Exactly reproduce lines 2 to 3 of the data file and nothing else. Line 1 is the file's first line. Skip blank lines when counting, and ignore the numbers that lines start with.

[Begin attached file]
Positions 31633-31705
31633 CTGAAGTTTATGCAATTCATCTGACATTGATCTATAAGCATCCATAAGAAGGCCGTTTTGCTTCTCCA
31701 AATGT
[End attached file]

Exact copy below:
31633 CTGAAGTTTATGCAATTCATCTGACATTGATCTATAAGCATCCATAAGAAGGCCGTTTTGCTTCTCCA
31701 AATGT